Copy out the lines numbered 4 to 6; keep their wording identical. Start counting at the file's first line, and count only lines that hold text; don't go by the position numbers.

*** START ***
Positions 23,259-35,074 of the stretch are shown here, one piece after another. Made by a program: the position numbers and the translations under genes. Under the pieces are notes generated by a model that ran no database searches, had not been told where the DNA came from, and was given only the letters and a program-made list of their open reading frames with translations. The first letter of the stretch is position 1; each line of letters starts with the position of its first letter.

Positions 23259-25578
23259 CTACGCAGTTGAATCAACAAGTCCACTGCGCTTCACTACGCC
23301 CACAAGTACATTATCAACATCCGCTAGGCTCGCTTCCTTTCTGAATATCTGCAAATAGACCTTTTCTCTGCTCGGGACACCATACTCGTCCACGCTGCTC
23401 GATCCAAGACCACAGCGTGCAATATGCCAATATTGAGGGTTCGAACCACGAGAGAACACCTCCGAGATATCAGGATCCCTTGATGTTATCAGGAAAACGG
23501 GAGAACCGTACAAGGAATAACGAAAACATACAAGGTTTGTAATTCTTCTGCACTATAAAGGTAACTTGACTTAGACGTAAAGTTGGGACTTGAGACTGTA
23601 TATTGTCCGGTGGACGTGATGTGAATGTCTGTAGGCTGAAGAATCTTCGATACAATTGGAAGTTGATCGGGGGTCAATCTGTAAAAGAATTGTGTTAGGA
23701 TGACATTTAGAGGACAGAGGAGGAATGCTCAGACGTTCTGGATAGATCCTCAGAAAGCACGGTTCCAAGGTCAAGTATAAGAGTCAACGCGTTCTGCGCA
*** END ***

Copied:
23301 CACAAGTACATTATCAACATCCGCTAGGCTCGCTTCCTTTCTGAATATCTGCAAATAGACCTTTTCTCTGCTCGGGACACCATACTCGTCCACGCTGCTC
23401 GATCCAAGACCACAGCGTGCAATATGCCAATATTGAGGGTTCGAACCACGAGAGAACACCTCCGAGATATCAGGATCCCTTGATGTTATCAGGAAAACGG
23501 GAGAACCGTACAAGGAATAACGAAAACATACAAGGTTTGTAATTCTTCTGCACTATAAAGGTAACTTGACTTAGACGTAAAGTTGGGACTTGAGACTGTA